Other features and advantages will hereinafter appear.
In the accompanying drawing:
Figure 1 is an elevation of a meter incorporating the present invention.
Fig. 2 is an enlarged view of a portion of Fig. 1 with the front meter casing removed.
Fig. 3 is a section taken on the line 3-3 of Fig. 2, and showing a portion of the instrument casing.
Fig. 4 is a section taken on the line 44 of Fig. 2.
Referring to the drawings, there is shown a meter, generally indicated by the reference numeral 10, having a casing ltla. The meter may be of a movable coil elec- 2,839,626 Patented June 17, 1958 2 trical type such as disclosed in Patent No. 2,586,831, granted to me on February 26, 1952.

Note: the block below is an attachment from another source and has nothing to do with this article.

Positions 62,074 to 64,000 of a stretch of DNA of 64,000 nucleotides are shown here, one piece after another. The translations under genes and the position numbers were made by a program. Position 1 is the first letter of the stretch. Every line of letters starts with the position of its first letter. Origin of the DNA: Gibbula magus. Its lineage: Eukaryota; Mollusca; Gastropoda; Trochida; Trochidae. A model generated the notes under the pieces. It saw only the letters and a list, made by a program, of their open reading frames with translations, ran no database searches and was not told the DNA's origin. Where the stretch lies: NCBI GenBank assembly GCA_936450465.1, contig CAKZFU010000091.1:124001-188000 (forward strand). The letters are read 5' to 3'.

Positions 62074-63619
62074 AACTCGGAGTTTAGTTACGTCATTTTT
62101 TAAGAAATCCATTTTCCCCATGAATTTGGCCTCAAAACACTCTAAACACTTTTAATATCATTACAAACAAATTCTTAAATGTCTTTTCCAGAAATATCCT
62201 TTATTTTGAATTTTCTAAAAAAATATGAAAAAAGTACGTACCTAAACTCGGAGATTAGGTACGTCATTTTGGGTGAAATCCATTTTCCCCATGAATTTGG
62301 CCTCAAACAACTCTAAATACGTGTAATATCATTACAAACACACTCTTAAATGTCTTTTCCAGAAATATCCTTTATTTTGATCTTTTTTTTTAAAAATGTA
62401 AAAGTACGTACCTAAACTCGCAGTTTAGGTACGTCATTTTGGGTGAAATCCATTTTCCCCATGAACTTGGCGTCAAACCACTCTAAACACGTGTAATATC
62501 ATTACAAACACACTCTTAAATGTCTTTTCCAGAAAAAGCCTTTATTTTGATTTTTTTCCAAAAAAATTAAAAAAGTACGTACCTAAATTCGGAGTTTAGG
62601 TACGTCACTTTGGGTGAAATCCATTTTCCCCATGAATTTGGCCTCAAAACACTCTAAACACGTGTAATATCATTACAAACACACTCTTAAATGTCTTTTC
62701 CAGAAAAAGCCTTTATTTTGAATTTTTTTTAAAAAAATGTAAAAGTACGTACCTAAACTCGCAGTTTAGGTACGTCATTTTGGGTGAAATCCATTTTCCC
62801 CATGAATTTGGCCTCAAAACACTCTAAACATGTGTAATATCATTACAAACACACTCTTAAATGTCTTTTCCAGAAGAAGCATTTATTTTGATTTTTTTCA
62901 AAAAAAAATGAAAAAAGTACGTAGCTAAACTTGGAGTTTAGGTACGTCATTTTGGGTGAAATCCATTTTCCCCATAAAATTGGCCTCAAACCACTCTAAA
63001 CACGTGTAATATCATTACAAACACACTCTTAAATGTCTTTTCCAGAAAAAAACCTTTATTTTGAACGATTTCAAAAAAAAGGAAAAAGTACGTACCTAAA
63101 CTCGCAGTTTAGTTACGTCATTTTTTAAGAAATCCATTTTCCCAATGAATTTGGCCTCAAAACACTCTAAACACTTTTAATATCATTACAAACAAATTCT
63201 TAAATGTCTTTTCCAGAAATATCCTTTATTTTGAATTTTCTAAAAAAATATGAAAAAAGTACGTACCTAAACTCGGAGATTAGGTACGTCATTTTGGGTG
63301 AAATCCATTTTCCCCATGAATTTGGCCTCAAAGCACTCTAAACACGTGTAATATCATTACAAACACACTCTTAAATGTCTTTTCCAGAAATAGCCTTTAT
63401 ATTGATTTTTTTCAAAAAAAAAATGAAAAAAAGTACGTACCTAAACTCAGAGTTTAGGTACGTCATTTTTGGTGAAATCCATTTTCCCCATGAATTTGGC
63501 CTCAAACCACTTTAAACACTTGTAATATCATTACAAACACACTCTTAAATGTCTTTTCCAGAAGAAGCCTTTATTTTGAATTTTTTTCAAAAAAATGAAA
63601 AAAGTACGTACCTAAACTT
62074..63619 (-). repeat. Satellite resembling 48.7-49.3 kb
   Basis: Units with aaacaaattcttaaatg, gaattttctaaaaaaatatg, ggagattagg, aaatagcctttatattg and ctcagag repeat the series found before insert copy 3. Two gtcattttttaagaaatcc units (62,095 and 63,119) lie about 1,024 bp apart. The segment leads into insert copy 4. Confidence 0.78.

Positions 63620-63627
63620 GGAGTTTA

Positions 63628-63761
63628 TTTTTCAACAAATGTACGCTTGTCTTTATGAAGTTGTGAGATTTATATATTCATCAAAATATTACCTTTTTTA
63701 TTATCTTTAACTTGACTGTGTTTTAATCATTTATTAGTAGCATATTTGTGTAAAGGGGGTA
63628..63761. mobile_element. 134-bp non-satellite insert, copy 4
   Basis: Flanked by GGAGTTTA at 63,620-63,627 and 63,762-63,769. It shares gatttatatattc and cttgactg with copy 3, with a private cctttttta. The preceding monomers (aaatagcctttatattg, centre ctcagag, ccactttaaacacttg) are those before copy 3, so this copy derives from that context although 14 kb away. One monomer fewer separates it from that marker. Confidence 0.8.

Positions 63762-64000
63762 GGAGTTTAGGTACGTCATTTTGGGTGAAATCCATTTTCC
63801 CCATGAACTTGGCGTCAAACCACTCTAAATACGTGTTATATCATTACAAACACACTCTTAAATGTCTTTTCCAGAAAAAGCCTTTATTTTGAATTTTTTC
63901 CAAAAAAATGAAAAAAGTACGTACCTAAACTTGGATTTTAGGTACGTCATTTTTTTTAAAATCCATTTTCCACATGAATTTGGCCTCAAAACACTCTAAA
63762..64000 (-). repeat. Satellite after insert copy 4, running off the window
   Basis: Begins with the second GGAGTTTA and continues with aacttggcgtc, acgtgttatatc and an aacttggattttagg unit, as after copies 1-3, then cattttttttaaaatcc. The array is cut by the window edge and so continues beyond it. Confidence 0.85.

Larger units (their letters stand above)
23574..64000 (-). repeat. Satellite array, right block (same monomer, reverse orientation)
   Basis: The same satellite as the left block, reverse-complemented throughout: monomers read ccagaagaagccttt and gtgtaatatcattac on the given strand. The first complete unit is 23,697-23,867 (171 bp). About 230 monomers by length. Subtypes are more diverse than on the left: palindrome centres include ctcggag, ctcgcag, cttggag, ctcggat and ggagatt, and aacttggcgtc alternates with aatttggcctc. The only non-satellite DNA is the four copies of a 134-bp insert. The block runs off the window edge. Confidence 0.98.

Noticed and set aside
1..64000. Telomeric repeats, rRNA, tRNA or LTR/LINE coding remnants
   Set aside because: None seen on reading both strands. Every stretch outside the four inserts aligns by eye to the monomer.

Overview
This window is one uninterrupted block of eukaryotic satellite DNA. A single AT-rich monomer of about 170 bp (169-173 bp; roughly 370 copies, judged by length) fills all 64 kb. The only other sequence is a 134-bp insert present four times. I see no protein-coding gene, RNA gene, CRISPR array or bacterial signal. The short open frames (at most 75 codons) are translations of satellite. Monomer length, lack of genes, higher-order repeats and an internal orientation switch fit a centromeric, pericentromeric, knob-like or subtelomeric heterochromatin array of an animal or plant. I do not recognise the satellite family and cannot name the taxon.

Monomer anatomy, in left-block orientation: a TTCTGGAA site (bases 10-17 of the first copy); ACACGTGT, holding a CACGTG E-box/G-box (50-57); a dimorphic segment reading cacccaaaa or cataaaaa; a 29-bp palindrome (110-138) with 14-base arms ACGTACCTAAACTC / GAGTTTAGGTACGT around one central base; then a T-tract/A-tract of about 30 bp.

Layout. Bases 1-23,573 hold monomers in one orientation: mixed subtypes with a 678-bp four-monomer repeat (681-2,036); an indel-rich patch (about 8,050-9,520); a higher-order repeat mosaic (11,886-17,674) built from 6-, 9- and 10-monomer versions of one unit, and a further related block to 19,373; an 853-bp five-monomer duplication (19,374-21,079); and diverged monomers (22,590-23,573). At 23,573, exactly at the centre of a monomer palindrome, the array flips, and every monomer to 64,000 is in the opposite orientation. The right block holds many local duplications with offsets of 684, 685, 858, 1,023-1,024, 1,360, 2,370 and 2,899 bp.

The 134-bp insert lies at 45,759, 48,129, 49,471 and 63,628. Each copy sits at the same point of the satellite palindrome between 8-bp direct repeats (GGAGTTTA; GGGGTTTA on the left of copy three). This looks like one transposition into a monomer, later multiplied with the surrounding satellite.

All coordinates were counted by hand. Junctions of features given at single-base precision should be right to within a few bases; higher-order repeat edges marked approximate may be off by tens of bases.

The meter has a transparent pane 11 and a scale 12. An indicator or pointer 13 is connected to the instrument movement for movement about the scale. The indicator 13 has attached thereto a platinum wire 14 forming one part of the switching device. The other component of the switching device consists of a contact 15 carried by a contact-carrying arm 16. The arm 16 is attached to a bracket 17 for pivotal movement as by a spun-over rivet 18. A star washer 18a is positioned between the rivet head and the arm 16 to create friction between the arm and the bracket. The bracket 17 has a transversely bent extending section 19 and a flat portion 20 to enable the arm 16 and bracket 17 to be spaced and separate from the indicator 13. The bracket 17 may be attached to the scale 12 as by screws 21 and nuts 22. An end stop 23 for the indicator 13 is also secured to the portion 20 of the bracket 17. A link 24 is connected to the arm 16 as at 25 and at its other end is connected to a lever 26. The lever 26 has an elongate slot 260 formed therein for permitting adjustment between the link 24 and the lever. While other securing means may be used, I prefer to employ a nut and bolt 27 and a star Washer 28 to secure the link 24 and lever 26 together to facilitate adjustment therebetween. The lever 26 is connected to the scale 12 by a spun-over rivet 29. A star washer 30 is interposed between the rivet head and the lever 26. The lever 26, intermediate its length, is provided with a U-shaped channel 31 which may be formed by bending up side portions 32 of the lever.